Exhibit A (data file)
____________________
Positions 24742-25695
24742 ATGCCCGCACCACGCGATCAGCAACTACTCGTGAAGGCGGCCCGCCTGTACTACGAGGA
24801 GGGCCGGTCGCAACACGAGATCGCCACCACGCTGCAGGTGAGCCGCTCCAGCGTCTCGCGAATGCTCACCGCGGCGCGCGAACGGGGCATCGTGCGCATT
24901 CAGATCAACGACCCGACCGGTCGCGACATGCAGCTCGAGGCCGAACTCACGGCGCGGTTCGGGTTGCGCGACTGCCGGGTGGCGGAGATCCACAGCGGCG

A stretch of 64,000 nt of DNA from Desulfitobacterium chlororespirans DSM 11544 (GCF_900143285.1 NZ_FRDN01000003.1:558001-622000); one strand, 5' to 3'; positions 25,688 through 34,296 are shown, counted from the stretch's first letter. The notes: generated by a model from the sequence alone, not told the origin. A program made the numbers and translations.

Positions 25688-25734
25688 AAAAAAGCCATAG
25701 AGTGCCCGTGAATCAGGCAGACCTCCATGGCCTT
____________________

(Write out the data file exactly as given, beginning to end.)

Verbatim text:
Positions 24742-25695
24742 ATGCCCGCACCACGCGATCAGCAACTACTCGTGAAGGCGGCCCGCCTGTACTACGAGGA
24801 GGGCCGGTCGCAACACGAGATCGCCACCACGCTGCAGGTGAGCCGCTCCAGCGTCTCGCGAATGCTCACCGCGGCGCGCGAACGGGGCATCGTGCGCATT
24901 CAGATCAACGACCCGACCGGTCGCGACATGCAGCTCGAGGCCGAACTCACGGCGCGGTTCGGGTTGCGCGACTGCCGGGTGGCGGAGATCCACAGCGGCG

A stretch of 64,000 nt of DNA from Desulfitobacterium chlororespirans DSM 11544 (GCF_900143285.1 NZ_FRDN01000003.1:558001-622000); one strand, 5' to 3'; positions 25,688 through 34,296 are shown, counted from the stretch's first letter. The notes: generated by a model from the sequence alone, not told the origin. A program made the numbers and translations.

Positions 25688-25734
25688 AAAAAAGCCATAG
25701 AGTGCCCGTGAATCAGGCAGACCTCCATGGCCTT